Prince Harry posed for this week’s edition of People Magazine, which also included his interview with the publication regarding his bombshell memoir Spare, which hit the stores on Monday, January 10. 

The Duke of Sussex, 38, was featured on the cover of the magazine, which was also tweeted out by the magazine. Social media users remarked how Harry’s blue eyes seemed to have been brightened up and his hairline had been thickened. 

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One of the critics said Harry’s photos looked straight out of a ‘faux fashion photo shoot’ which included him walking on a wooden terrace and leaning against patio doors, donning an open blue shirt and dark jeans. 

Harry also seemed to be wearing a black leather cord necklace. Many have claimed that it is identical to the one he said during one of the interviews had been broken by his brother Prince William in an alleged fight at Kensington Palace during a row over Meghan Markle’s behavior. 

“Y’all should get an award for the amount of Photoshop that went into this pic,” one of them said, while another wrote, “That is some really impressive photoshopping. Really glad we’re finally seeing the real Harry. All the nastiness, narcissism and resentment. Hope the millions of dollars was worth torching your reputation.”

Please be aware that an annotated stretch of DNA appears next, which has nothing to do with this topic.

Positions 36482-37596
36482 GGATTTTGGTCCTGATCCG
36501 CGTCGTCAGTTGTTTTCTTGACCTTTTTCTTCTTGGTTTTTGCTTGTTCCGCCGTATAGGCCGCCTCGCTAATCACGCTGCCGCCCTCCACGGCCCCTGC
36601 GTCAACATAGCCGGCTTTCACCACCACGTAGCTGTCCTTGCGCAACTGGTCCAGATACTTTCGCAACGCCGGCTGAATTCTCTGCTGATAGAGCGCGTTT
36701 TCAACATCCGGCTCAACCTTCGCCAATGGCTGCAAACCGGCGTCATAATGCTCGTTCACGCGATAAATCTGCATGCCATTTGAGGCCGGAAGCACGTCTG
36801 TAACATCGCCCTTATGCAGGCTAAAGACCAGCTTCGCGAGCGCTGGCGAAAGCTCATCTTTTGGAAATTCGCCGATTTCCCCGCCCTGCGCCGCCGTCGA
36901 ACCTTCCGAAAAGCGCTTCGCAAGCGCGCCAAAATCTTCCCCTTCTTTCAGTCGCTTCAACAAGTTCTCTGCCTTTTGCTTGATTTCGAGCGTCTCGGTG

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A third social media user said, “The bad thing about doing a media blitz is that people can see what you really look like. The Photoshop is way overboard here!” One more stated, “He’s not fooling anyone with the wig or photoshop curls.” Another noted, “the book is as fake as his hairline in this picture.” A user tweeted, “Be a man Hazza embrace your baldness Prince William is so handsome bald.”

People magazine asked Harry what his family might think about his book. He has already admitted in another intreview that he didn’t think they would read it.

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“I don’t want to tell anyone what to think of it and that includes my family. This book and its truths are in many ways a continuation of my own mental health journey. It’s a raw account of my life — the good, the bad and everything in between,” Harry said.

He added: “My hope has been to turn my pain into purpose, so if sharing my experience makes a positive difference in someone’s life, well, I can’t think of anything more rewarding than that.”